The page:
Many clients are asking how the U.S. stock market can be flat for the year to date, when much of the economy is still in a funk. The short answer is… another question: what’s your definition of the “stock market”? If you’re using the capitalization-weighted S&P 500 Index as your measure of the average stock, have a look at the chart below:
It shows that just five companies account for more than 100% of the index’s gains for 2020 to date. These behemoths (Microsoft Corp., Apple, Inc., Amazon.com, Inc., Facebook, Inc. and Alphabet, Inc.) have gained a cumulative 35% for the year. Take them away, and the remaining 495 firms in the index are down about 5%. According to Goldman Sachs, the Fab Five now account for 23% of the S&P 500’s value, the highest fraction for any quintet since World War II. Microsoft alone commands nearly 6% of the index’s value, near the 6.4% record set by International Business Machines (IBM) back in 1985.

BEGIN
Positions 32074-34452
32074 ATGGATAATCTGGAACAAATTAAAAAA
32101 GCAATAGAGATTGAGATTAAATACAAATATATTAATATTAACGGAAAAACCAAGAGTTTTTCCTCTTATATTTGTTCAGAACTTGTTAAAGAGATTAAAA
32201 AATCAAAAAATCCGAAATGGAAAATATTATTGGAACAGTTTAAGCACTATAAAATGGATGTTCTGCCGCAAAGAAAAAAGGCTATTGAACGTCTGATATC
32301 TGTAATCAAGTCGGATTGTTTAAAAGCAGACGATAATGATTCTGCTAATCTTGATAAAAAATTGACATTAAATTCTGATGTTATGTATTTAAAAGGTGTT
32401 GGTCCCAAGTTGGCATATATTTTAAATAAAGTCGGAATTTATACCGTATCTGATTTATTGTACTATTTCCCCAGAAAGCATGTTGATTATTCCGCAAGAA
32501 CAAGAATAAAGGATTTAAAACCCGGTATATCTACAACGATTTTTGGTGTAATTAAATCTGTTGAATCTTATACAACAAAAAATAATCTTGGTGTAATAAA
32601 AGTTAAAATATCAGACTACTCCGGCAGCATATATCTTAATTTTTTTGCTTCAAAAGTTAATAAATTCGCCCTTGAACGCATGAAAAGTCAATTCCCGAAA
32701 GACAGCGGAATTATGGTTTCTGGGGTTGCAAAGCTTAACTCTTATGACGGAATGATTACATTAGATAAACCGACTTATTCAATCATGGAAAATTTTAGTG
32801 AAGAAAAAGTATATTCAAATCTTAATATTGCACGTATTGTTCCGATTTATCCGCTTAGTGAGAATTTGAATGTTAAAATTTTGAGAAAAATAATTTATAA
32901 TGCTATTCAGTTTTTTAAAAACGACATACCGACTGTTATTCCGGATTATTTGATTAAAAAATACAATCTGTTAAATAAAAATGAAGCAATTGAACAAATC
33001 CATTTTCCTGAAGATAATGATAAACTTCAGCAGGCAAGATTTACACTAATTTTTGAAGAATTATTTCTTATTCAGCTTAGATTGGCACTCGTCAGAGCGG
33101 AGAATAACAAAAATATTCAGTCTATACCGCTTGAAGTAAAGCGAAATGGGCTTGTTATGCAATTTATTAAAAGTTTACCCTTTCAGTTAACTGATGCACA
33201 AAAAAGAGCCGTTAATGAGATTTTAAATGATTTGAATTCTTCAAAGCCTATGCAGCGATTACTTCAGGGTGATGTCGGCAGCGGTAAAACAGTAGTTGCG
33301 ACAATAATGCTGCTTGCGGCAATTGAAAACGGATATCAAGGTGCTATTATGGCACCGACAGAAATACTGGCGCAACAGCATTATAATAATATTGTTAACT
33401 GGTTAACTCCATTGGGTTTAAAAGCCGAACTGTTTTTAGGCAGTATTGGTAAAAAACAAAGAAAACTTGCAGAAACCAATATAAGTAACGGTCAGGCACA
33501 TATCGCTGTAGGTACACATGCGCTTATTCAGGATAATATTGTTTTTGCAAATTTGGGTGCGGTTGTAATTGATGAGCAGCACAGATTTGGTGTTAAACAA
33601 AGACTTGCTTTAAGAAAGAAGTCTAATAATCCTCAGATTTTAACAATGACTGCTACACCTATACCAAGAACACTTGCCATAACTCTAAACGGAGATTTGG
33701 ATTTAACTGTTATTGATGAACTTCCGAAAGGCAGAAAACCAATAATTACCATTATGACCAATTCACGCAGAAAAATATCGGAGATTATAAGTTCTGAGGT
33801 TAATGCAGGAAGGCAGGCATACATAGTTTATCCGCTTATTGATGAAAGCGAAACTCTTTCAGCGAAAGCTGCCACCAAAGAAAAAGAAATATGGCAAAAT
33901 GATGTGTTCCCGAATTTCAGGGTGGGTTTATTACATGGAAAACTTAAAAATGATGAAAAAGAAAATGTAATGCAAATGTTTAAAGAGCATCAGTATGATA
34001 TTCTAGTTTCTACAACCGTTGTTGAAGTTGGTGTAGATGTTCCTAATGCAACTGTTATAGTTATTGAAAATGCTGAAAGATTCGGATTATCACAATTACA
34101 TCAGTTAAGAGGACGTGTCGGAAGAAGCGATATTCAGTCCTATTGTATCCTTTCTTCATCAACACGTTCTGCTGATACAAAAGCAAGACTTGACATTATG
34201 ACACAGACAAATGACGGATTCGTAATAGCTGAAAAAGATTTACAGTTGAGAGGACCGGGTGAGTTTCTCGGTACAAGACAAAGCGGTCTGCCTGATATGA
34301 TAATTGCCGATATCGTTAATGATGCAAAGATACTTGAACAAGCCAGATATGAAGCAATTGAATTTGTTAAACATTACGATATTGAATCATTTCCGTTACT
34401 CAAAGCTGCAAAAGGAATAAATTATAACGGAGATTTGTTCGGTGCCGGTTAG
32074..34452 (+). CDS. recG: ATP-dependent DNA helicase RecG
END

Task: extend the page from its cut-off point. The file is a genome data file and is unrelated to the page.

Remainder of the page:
We like to remind clients that no company is bulletproof. After the personal computer arrived on the scene in the early 1980s, IBM (wags of yesteryear said the symbol meant I Bank Money) never again approached this market esteem level. What apocalyptic new product or service awaits the Fab Five today?